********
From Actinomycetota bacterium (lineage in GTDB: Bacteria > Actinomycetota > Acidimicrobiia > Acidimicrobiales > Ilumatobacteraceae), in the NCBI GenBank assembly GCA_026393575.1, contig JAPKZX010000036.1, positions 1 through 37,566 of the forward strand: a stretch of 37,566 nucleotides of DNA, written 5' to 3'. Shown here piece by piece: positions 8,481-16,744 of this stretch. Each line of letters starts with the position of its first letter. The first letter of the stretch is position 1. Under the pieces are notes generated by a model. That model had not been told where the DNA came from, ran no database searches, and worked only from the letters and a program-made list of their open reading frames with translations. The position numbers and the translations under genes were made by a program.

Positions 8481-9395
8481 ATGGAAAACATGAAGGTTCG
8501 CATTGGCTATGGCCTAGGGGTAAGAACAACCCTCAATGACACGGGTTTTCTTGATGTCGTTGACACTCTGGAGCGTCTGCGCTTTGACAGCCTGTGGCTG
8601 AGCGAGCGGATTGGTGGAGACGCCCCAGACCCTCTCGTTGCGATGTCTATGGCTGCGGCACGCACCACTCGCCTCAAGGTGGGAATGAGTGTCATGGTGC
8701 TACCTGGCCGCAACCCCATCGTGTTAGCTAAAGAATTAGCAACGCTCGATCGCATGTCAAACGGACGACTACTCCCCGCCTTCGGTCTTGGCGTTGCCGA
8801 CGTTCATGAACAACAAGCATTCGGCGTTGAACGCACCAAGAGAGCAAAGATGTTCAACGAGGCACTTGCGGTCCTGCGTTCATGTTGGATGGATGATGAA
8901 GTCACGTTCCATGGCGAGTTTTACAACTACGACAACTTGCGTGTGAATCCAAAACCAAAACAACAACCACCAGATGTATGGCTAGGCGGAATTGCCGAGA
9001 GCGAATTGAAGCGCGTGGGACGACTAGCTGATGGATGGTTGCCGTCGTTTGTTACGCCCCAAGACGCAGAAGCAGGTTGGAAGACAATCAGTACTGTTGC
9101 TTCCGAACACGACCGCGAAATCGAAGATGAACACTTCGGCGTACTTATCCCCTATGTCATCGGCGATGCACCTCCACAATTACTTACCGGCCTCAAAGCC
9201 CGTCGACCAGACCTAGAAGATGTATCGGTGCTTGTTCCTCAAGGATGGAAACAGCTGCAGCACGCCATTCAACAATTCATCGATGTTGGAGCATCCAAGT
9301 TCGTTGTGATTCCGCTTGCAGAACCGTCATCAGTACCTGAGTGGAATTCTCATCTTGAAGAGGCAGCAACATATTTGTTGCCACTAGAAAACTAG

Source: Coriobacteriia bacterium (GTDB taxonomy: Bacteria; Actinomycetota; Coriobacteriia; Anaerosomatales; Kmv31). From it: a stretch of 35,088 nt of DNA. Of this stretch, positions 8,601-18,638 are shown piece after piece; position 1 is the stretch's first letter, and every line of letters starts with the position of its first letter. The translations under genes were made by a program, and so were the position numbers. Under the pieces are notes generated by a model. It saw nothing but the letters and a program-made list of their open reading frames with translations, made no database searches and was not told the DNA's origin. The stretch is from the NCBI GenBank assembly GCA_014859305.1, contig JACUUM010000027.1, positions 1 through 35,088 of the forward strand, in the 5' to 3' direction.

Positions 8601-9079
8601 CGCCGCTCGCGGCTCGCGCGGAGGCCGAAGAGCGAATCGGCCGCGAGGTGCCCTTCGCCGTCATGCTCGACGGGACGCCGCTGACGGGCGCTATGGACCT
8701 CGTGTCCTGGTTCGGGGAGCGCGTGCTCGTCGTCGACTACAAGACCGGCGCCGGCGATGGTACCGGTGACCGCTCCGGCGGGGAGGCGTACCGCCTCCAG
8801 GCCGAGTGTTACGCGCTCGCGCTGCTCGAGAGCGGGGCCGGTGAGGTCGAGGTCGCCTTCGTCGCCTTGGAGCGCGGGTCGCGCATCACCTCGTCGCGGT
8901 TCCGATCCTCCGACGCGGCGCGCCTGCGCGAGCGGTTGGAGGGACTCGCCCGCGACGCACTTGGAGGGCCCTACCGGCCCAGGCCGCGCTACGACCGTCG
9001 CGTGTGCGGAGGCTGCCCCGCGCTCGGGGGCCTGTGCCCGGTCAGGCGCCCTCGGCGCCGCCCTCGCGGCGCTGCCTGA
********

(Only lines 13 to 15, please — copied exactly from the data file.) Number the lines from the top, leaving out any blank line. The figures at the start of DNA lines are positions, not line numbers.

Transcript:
Source: Coriobacteriia bacterium (GTDB taxonomy: Bacteria; Actinomycetota; Coriobacteriia; Anaerosomatales; Kmv31). From it: a stretch of 35,088 nt of DNA. Of this stretch, positions 8,601-18,638 are shown piece after piece; position 1 is the stretch's first letter, and every line of letters starts with the position of its first letter. The translations under genes were made by a program, and so were the position numbers. Under the pieces are notes generated by a model. It saw nothing but the letters and a program-made list of their open reading frames with translations, made no database searches and was not told the DNA's origin. The stretch is from the NCBI GenBank assembly GCA_014859305.1, contig JACUUM010000027.1, positions 1 through 35,088 of the forward strand, in the 5' to 3' direction.

Positions 8601-9079
8601 CGCCGCTCGCGGCTCGCGCGGAGGCCGAAGAGCGAATCGGCCGCGAGGTGCCCTTCGCCGTCATGCTCGACGGGACGCCGCTGACGGGCGCTATGGACCT